The common suspect is a front wheel bearing. GM has been using this design since the mid 1990's and owners have had a real lot of problems. The anti-lock brake wheel speed sensors develop real wimpy signals to start with. When a little normal play develops in the wheel bearing, it lets the sensor move away from the tone ring. That makes the signal become even weaker, to the point the computer cannot read it. The signal also becomes weaker as wheel speed slows down. Once the signal drops out, the computer thinks that wheel has locked up, so it tries to modulate braking power to it. The computer also knows that wheel cannot be locking up when you are not applying the brakes, so the signal dropout is detected as a problem. In response, it sets a diagnostic fault code, turns itself off, then turns the warning light on to tell you.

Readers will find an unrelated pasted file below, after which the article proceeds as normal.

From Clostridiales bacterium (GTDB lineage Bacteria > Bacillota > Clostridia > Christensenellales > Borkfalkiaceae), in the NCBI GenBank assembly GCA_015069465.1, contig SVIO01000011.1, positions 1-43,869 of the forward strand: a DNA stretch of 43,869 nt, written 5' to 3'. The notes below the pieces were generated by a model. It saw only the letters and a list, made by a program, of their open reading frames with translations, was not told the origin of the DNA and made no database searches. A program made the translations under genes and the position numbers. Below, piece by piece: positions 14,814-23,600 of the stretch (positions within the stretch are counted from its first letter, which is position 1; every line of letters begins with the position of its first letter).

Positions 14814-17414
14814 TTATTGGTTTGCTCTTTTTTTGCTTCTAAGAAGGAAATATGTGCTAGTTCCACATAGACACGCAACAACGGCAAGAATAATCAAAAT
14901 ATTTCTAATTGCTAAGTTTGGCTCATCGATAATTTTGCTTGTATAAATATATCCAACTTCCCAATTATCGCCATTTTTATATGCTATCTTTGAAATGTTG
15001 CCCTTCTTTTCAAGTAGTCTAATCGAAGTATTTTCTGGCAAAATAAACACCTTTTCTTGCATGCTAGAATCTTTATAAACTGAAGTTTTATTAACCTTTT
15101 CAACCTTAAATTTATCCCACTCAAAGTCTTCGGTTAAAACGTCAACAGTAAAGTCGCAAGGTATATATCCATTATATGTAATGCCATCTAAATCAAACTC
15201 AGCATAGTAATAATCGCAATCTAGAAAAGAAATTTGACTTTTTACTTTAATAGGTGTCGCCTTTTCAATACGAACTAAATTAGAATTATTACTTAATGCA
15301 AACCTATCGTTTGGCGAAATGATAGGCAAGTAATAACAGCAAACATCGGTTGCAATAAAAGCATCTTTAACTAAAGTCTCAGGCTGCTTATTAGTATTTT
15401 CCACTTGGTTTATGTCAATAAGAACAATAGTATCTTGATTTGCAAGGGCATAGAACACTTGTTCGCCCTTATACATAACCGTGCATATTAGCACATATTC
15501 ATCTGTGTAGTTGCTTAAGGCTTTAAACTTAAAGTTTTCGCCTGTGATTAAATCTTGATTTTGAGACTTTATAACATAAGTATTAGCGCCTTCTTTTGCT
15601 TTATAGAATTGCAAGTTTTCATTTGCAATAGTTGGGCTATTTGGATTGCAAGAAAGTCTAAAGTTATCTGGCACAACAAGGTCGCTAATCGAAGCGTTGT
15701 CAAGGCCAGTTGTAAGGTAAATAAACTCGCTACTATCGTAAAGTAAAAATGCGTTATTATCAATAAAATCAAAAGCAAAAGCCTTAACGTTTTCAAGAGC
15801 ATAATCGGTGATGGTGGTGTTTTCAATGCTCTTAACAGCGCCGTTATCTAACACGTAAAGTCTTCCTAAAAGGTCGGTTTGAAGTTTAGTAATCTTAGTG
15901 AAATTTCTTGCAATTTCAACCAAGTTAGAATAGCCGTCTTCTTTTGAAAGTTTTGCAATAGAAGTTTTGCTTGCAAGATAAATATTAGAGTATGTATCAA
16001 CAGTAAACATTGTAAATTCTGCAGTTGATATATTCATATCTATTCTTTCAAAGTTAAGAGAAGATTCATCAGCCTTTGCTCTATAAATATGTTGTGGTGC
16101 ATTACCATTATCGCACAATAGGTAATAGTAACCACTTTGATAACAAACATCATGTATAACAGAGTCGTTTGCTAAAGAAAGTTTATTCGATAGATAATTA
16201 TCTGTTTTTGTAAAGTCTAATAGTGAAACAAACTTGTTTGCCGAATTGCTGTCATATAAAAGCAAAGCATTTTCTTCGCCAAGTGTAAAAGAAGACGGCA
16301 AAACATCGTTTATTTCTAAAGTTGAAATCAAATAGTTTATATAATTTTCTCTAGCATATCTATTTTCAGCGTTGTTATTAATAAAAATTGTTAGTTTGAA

The dealer's scrap metal bin is full of these wheel bearings. New ones commonly develop the same problem in as little as 15,000 miles. The good news is the old bearings will work fine on a different car that does not have anti-lock brakes.
Saturday, January 27th, 2018 AT 4:32 PM